When California briefly legalized gay marriage in June 2008, Robin Tyler, a Jewish activist, and Diane Olson were among the first to be wed. They were among the original plaintiffs to sue the state, pre-Prop. 8, for prohibiting same-sex marriages, and Gloria Allred officiated their ceremony.
So, you would expect them to be celebrating on the heels of the Ninth Circuit Court of Appeals affirming of a lower court ruling that Prop. 8 is unconstitutional.
Instead, they are getting a divorce.
MSNBC, which called Tyler and Olson the “poster couple” for gay rights, reports:
“We’re human and we went through difficult times,” Tyler said. The marriage ran its course, she said.
The right to marry wasn’t meant to guarantee that gay couples would live happily ever after, Tyler said, but to provide a basic human civil liberty.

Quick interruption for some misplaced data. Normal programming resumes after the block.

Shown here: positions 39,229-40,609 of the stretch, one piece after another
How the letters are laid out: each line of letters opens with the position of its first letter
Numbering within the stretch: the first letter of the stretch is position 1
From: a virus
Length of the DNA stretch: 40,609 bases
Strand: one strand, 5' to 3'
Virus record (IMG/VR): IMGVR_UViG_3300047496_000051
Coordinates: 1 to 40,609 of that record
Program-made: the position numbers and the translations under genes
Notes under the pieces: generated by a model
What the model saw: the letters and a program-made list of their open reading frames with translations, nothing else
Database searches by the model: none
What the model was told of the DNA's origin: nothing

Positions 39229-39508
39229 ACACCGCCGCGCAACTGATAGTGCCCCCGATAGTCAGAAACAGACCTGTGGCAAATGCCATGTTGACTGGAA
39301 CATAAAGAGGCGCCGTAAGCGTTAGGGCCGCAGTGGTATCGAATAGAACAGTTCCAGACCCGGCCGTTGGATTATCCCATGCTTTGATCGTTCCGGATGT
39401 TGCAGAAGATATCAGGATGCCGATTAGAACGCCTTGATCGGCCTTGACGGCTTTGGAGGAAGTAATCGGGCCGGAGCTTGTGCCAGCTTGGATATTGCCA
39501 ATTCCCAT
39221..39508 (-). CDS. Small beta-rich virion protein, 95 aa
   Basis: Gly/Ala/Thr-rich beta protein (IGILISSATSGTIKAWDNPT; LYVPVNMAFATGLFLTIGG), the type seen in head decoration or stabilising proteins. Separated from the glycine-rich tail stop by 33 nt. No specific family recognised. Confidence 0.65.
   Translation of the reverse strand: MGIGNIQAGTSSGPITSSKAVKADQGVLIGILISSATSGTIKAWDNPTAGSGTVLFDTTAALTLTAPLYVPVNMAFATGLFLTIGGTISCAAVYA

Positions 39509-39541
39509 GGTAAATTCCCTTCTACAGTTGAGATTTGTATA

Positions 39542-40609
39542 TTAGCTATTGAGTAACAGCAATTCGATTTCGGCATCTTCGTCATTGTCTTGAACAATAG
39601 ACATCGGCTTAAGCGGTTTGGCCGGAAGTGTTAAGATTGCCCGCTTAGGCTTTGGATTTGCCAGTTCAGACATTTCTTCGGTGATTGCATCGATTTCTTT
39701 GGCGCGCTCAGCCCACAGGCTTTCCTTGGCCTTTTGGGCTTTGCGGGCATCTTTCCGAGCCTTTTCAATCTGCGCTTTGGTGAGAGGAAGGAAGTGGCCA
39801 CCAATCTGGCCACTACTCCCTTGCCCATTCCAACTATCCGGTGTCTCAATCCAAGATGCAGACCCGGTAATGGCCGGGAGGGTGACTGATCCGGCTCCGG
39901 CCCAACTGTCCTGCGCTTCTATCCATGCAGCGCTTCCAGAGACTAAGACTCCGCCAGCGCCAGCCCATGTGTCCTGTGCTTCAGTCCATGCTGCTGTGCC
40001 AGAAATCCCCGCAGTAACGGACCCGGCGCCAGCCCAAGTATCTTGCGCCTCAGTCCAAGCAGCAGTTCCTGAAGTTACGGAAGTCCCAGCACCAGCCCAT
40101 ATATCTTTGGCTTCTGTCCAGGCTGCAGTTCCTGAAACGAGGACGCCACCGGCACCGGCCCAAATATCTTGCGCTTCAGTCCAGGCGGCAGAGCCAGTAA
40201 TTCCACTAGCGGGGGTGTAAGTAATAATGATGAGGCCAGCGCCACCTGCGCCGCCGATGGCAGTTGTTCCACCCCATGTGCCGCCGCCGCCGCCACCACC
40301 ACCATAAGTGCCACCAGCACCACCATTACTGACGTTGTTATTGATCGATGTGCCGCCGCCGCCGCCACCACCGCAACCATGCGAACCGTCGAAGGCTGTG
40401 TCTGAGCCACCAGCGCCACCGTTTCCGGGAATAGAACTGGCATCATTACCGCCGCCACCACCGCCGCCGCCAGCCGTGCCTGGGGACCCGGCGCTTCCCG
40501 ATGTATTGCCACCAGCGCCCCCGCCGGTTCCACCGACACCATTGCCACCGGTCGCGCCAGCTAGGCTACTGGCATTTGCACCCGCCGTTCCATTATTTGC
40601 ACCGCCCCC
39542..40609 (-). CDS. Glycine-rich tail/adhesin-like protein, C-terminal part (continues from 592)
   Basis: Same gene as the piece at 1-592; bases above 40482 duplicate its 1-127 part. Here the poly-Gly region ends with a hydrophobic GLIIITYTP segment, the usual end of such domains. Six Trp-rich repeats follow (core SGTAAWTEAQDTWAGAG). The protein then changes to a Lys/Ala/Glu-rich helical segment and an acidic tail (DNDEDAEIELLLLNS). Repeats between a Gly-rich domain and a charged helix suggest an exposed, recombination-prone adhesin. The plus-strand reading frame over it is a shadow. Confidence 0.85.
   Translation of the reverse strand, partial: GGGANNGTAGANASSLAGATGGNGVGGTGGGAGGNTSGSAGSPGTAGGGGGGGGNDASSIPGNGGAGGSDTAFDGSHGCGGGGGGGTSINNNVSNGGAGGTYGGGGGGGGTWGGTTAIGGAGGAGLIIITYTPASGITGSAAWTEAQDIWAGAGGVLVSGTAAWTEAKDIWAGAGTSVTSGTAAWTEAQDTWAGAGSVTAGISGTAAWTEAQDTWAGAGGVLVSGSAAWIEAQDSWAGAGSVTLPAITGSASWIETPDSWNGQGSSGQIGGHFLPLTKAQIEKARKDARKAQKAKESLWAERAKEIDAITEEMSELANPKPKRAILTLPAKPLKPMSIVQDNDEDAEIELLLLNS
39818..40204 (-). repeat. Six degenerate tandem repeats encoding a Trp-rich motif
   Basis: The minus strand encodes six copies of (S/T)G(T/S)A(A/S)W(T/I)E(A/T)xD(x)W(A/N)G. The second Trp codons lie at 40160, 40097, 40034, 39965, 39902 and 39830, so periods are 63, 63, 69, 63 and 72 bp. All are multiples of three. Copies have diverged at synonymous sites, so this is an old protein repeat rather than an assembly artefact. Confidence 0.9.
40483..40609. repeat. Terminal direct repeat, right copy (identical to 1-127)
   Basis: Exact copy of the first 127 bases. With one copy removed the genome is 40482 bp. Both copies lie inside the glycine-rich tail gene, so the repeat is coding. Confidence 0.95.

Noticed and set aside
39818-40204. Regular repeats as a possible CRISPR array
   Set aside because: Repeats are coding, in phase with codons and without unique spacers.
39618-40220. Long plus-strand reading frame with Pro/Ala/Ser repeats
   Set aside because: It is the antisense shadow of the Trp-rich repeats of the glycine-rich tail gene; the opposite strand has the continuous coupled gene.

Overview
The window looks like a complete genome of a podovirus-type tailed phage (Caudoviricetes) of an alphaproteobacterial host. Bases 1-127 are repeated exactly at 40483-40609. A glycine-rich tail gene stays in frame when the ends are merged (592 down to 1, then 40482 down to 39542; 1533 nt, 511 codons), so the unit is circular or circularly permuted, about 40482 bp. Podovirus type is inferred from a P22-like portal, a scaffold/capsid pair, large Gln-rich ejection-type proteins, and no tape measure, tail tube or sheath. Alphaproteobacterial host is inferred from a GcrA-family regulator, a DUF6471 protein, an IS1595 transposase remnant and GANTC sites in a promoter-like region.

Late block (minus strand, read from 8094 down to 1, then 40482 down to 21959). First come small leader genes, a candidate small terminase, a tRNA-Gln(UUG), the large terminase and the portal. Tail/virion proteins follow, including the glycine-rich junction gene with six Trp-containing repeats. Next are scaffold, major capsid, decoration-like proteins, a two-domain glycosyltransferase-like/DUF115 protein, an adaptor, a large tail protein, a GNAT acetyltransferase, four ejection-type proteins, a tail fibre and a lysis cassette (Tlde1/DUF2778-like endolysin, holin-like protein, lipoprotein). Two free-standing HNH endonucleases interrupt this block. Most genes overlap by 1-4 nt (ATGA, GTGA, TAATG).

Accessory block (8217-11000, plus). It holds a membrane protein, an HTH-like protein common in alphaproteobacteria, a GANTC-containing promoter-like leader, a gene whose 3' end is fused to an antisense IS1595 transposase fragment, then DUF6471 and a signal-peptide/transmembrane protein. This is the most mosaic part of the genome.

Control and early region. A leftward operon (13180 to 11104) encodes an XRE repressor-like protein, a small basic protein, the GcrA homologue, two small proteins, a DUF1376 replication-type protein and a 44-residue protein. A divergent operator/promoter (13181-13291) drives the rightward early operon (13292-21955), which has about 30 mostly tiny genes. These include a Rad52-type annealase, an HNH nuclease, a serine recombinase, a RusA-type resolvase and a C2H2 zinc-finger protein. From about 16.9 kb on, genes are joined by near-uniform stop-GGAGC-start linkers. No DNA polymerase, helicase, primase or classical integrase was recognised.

Tyler said her marital problems were no different than if the two parties had been a man and woman. Gays and lesbians shouldn’t be held to a different standard when granted the same civil rights as everyone else, she said.
To quote my old boss paraphrasing Chris Rock, “gay couples deserve the right to be just as miserable as the rest of us.”
Not that I actually agree with the premise that marriage makes folks miserable.
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